“Leave no trace” is a central principle of outdoor exploration, and especially backcountry camping. This all-in approach is a great way to experience a park, but if you’re used to the amenities of a traditional campground, backcountry camping can be intimidating. While Pinnacles has no backcountry camping, many national parks do, and some make efforts to ease first-timers into it, even with kids.
Redwood National Park offers multiple options that feature short, easy hikes in (and are totally free!). First, check out their backcountry trip planner (PDF) to find the campsite that’s best for you. Flint Ridge camp is a great choice. Just a quarter of a mile from the nearest parking area, it provides bear lockers, fire rings, picnic tables and a composting toilet. Campers must bring in their own water, and pack out all garbage. For a first-time family backpacking trip, it doesn’t get any easier than this.
Family activity idea: Leave the ordinary world behind. Instead of bringing along their phones or tablets, introduce your kids to activities like meditation and nature journaling. The solitude of a backcountry camp may be a totally new (and welcome!) experience. Join them as they use all their senses to notice the world around them: sights, sounds, smells, and sensations.
Many national parks are also designated wilderness, but some are surprisingly located within major metropolitan areas. Point Reyes National Seashore is about 30 miles north of San Francisco, making it a popular destination for tourists and locals alike. Parks in and around cities often bear witness to the impact humans have on our environment—at Point Reyes, one of those issues is invasive species. As with most parks, the staff at Point Reyes rely on an army of volunteers to help keep the park in top shape for wildlife and visitors alike. This type of community activism is especially important in an era of budget cuts and hiring freezes. Even if you’re only in the park for a day or two, volunteering can be a great way to enjoy your visit, while making sure you and your family have a positive impact.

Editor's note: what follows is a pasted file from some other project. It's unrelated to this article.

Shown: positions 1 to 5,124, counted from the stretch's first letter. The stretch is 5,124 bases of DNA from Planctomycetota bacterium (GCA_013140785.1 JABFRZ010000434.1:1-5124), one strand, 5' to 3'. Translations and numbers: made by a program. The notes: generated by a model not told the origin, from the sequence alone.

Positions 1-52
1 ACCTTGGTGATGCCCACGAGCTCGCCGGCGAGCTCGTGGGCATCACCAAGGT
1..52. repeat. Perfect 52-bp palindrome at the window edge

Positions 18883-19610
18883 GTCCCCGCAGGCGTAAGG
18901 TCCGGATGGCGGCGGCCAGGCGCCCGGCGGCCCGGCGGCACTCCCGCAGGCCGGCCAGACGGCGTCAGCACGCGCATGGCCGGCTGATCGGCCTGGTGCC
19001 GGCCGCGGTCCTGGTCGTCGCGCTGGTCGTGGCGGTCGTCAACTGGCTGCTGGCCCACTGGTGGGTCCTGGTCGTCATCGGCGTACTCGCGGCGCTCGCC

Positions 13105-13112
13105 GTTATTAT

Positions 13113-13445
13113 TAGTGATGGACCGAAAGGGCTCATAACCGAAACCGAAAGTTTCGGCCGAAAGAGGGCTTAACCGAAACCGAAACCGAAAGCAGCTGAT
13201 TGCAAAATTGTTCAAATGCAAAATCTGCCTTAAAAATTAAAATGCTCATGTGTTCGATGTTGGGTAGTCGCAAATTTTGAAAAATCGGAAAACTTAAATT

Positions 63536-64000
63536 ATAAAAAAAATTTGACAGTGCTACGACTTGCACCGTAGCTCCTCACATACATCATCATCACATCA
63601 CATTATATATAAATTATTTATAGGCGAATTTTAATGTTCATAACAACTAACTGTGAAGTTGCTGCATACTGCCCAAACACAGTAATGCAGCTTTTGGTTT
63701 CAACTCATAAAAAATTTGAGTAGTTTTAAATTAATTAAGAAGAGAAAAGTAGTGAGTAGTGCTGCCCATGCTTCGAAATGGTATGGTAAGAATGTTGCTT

Family activity idea: At Point Reyes, families with kids as young as 9 can participate in habitat restoration on an ongoing basis or just one time. Check out their list of family-friendly volunteer opportunities before your trip!
While the national parks are known for preserving America’s natural wonders, they play an important role in preserving history and culture as well—even the parts of our history that some would like to forget. Manzanar National Historic Site has preserved one of the most infamous of the ten internment camps that housed over 100,000 forcibly relocated Japanese Americans during World War II.
Family activity idea: Jeanne Wakatsuki Houston’s bestselling memoir Farewell to Manzanar documents her life at the camp from age 7 to 10. Before visiting Manzanar, read her memoir aloud or listen to the audiobook together. Manzanar is also one of the participating sites for the “Civil War to Civil Rights” trading card program.